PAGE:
Comparing all real-time PCR results it becomes obvious that the expression of yy2 and mbtps2, respectively, is individually regulated depending upon the analyzed organ, tissue or cell type. While both genes seem to be co-regulated via the same promoter in heart and lung as well as in microglia and astrocytes, however, the data from primary neurons and all three brain tissues indicate an alternative transcriptional activity. Currently, two different possibilities of yy2 and mbtps2 gene regulation are discussed: (a) both genes are under the control of the mbtps2 promoter, and (b) yy2 transcription is mediated by its own adjacent promoter, located upstream of its coding sequence, a model that we favour according to own data on the regulation of the human YY2 gene [7, 11]. Of note, only the yy2 promoter shows a significant sensitivity against DNA-(de)methylation, strengthening the implication of yy2 in developmental processes. Our observations presented in this manuscript emphasize that in fact both promoter regions seem to be utilized in a tissue- or cell type-specific manner.
The results from the real-time PCR experiments confirm that yy2 is differentially expressed in the lung, heart and brain, indicating a stringent spatial regulation and function. Precisely, we show a significant change of yy2 expression during the development and maturation of the neocortex and cerebellum. Within the central nervous system, yy2 is predominantly expressed in astrocytes and microglia cells.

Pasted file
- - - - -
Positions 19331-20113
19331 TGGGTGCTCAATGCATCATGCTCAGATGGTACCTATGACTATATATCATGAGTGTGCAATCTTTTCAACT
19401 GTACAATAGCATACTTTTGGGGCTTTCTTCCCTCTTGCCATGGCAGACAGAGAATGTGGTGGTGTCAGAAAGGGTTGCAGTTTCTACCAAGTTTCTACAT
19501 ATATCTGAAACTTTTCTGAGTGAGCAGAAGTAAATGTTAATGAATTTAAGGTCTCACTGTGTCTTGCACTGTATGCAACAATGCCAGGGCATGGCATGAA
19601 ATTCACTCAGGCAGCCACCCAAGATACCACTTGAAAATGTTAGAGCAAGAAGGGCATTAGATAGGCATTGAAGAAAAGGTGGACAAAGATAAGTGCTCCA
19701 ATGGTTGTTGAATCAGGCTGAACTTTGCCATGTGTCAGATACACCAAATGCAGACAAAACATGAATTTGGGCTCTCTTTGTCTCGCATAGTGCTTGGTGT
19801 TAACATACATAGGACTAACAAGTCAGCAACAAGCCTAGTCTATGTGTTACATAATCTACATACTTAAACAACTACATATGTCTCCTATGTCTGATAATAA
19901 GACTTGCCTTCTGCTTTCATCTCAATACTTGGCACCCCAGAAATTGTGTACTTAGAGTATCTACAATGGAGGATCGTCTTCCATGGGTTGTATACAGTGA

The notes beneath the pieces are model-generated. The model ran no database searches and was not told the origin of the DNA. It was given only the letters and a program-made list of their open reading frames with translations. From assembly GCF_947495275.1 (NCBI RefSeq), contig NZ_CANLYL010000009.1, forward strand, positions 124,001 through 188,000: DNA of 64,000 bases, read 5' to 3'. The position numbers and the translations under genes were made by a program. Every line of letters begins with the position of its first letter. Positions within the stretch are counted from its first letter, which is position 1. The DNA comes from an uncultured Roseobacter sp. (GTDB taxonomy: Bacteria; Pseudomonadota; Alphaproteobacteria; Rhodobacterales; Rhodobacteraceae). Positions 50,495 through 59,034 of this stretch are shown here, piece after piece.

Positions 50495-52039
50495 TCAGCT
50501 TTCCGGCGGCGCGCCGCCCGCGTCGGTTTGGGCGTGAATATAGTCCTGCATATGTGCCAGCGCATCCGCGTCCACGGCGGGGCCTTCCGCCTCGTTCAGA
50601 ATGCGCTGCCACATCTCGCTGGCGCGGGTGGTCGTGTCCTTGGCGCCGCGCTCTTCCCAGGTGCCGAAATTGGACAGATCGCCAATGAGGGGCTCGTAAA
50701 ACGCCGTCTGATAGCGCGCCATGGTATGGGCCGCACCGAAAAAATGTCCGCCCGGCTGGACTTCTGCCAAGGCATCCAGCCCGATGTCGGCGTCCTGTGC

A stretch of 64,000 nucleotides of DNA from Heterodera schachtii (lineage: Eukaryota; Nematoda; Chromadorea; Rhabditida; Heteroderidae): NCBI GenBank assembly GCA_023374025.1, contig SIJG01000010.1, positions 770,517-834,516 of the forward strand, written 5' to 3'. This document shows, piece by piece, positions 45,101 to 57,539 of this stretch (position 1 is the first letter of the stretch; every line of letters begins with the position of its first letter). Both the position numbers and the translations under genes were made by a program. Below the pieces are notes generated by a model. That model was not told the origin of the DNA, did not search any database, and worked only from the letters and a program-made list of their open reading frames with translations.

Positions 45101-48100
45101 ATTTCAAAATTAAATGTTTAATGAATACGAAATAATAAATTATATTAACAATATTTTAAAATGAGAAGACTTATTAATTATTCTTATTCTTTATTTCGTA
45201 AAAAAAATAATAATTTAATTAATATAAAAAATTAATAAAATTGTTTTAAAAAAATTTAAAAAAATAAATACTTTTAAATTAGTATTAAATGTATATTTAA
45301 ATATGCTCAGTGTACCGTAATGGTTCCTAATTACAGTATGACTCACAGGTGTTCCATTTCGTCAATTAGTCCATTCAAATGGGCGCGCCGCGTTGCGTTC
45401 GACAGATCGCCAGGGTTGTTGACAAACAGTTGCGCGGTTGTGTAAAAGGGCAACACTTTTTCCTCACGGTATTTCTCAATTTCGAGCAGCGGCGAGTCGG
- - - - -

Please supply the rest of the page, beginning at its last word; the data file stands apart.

C57/Bl6 mice were mated, and embryos/pups were collected at defined time points (morning of vaginal plug was considered as embryonic day E0.5). The protocol for animal use was approved by the Institutional Review Board (T 0167/08).
Preparation of primary neurons
Serum-free preparation of mouse cortical primary cultures was performed with E18 (+/- 0.5 days) mouse embryos as previously described . After removal of meninges, entire cortices were mechanically dissociated in HBSS buffer (w/o Ca2+ and Mg2+), with trypsin (0.25%) for 10 min at 37°C. Trypsinization was stopped by adding minimum essential medium (Gibco-Invitrogen; Karlsruhe, Germany). Medium was supplemented with 0.6% glucose, 10% horse serum (Gibco), and penicillin and streptomycin. Further mechanical dissociation was performed by adding of DNAseI (0.06%). Cells were cultured on poly-L-lysine-coated dishes at a density of 75.000 cells/cm2. After three hours in vitro, medium was changed to Neurobasal A medium (Gibco) supplemented with 2% B27 (Gibco), 0.5 mM glutamine, and penicillin and streptomycin for 12 days. Purity of neuronal cell preparation was tested by real-time PCR [see additional file 3].
Preparation and purification of astrocytes and microglial cells
For astrocyte and microglia preparation, cerebra from mouse pups aged P1 to P3 were prepared and the meninges, including the pia mater and arachnoid, were carefully removed and the cerebrum was washed in DMEM (4.5 g/l glucose, 200 mM glutamine, pyrovate) containing 10% fetal calf serum and 100 U/ml penicillin/streptomycin. Following careful homogenization with a fire-polished Pasteur pipette, a 10 min trypsin/DNAse (1.25%/2 U) incubation followed, and digestion was stopped by adding the same volume culture medium (DMEM containing 4.5 g/l glucose, 200 mM glutamine, pyrovate, 10% fetal calf serum, and 100 U/ml penicillin/streptomycin). Dissociated astrocytes were plated on poly-L-lysine (10 μg/ml)-coated dishes. Every third day, dishes were shaken for 10 min at 37°C and afterwards rinsed three times with warm PBS to remove microglial cells. They were then resuspended with a fire-polished Pasteur pipette, and replated in culture medium at low density. The suspended microglial cells were collected and replated in astroglial culture medium containing 2% fetal calf serum. Purity of both cell types was tested by real-time PCR [see additional file 3].
Whole-mount in situ expression analysis of yy2mRNA